The Great Pyramid, Part 23

The Great Pyramid, Part 23

THE WELL SHAFT

Key to the Pyramid

The Well-Shaft is in truth thekeyto the entire symbolism of the Great Pyramid. Just as the ransom-sacrifice of the Lord Jesus Christ is the central theme of the whole Plan of God, and is the key that unlocks the teaching of the Bible, so the understanding of the Well-Shaft in the Great Pyramid opens up the true meaning of all the passages and chambers in the building.

Well Shaft

From the structural standpoint the Well-Shaft is entirely with-out meaning. It can serve no useful purpose so far as the building itself is concerned. That is why some investigators, such as Professor Flinders Petrie, are of the opinion that the Well-Shaft was an after-thought on the part of the builders—that they cut it through the rock and masonry after the Pyramid had been erected. Close investigation of the masonry and rock, however, demonstrates beyond question that the Well-Shaft was not an afterthought, but was part of the original design of the whole building. We our-selves (The Edgar brothers) gave particular attention to this part of the building during our visits to the Pyramid, and we have no hesitancy in saying that the Well-Shaft is indeed an integral part of the monument’s original design. In our Volume 1 of “Great Pyramid Passages,” to which specially attention was drawn by Brother Russell in the “Watch Tower” of 1st August, 1910, we go into this matter at some length, presenting diagrams to illustrate the important architectural features at the upper end of the Well-Shaft; for we have always considered that a correct understanding of this part of the Pyramid is essential.

Let us repeat: Structurally speaking the Well-Shaft is meaningless, but symbolically it is absolutely necessary—it is the key that unlocks the meaning of all the other parts of the building. As anyone can see, by a contemplation of the chart above, it is not possible for one to reach the upper passages and chambers except by the Well-Shaft, because the First Ascending Passage is rendered impassable by the obstructing Granite Plug. In symbolical language this means that neither the spiritual nor human conditions of life (represented by the two chambers high up in the masonry of the building) can be gained by the works of the Law (represented by the First Ascending Passage); but it is possible to gain them through faith in the ransom-sacrifice of Jesus Christ (represented by the open Well-Shaft).” Pyramid Discourse-1929, Page xi-xii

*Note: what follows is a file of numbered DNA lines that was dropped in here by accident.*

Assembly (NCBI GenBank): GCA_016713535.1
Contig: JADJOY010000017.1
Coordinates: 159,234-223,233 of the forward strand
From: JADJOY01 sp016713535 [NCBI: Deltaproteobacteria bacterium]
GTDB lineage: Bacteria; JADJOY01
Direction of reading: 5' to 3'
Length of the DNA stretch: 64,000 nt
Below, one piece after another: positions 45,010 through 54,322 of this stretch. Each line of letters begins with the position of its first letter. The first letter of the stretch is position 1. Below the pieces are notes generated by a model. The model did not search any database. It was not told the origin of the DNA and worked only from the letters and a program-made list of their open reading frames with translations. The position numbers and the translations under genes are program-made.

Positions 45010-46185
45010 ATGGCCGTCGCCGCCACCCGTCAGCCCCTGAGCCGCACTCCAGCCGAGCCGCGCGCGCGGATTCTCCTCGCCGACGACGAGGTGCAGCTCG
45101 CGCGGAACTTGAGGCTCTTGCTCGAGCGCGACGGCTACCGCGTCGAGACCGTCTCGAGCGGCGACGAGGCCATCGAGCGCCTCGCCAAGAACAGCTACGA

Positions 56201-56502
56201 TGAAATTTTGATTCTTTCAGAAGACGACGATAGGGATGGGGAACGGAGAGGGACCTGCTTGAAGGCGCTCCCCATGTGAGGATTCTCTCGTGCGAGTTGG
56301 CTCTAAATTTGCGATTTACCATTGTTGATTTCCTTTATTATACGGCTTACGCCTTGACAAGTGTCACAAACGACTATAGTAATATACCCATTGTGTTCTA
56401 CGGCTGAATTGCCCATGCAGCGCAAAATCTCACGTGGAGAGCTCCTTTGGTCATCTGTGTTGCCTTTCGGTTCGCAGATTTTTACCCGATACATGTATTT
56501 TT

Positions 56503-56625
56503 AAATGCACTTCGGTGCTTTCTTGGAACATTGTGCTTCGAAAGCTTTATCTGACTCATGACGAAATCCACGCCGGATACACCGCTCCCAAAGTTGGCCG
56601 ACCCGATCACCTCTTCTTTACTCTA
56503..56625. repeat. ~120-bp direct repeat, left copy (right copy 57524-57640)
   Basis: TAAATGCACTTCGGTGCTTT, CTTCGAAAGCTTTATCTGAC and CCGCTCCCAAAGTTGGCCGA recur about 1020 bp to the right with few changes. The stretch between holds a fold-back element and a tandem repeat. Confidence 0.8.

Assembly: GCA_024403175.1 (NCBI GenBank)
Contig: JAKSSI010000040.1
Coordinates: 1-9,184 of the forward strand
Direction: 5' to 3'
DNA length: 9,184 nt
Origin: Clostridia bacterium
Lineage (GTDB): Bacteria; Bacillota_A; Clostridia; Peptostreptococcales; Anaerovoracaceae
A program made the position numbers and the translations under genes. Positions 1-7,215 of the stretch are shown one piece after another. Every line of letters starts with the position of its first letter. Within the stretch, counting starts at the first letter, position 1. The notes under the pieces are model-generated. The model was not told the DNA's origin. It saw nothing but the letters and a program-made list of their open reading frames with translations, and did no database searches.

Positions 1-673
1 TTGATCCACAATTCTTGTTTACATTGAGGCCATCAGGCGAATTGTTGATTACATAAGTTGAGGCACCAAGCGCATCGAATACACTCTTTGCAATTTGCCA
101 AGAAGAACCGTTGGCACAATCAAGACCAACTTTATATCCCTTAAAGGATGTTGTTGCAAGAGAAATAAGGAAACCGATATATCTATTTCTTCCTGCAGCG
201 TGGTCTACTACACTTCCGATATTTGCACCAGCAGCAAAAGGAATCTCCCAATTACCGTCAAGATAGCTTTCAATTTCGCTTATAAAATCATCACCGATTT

The Well-shaft not an Afterthought, Page 346

“The theory held by Colonel Howard Vyse, and others of an Egyptological turn of mind, as to the original purpose of the Well-shaft in the Great Pyramid is that, it was intended to be used as a way of escape from the upper parts of the monument, to be used by those men who carried the dead monarch up the ascending passages to the sepulchral King’s Chamber where they interred him. After the work of entombing the king in the “King’s Chamber” (and the queen in the “Queen’s Chamber” ; for this tombic theory is responsible for the distinctive names given to these two chambers), these men are supposed to have pushed down the blocks of granite which form the Granite Plug in the First Ascending Passage, and which till that moment had been stored in the lofty Grand Gallery, so as to effectually close the upper parts, and then to have climbed down the Well-shaft to the lower end of the Descending Passage, up which they made their way to the outside of the Pyramid.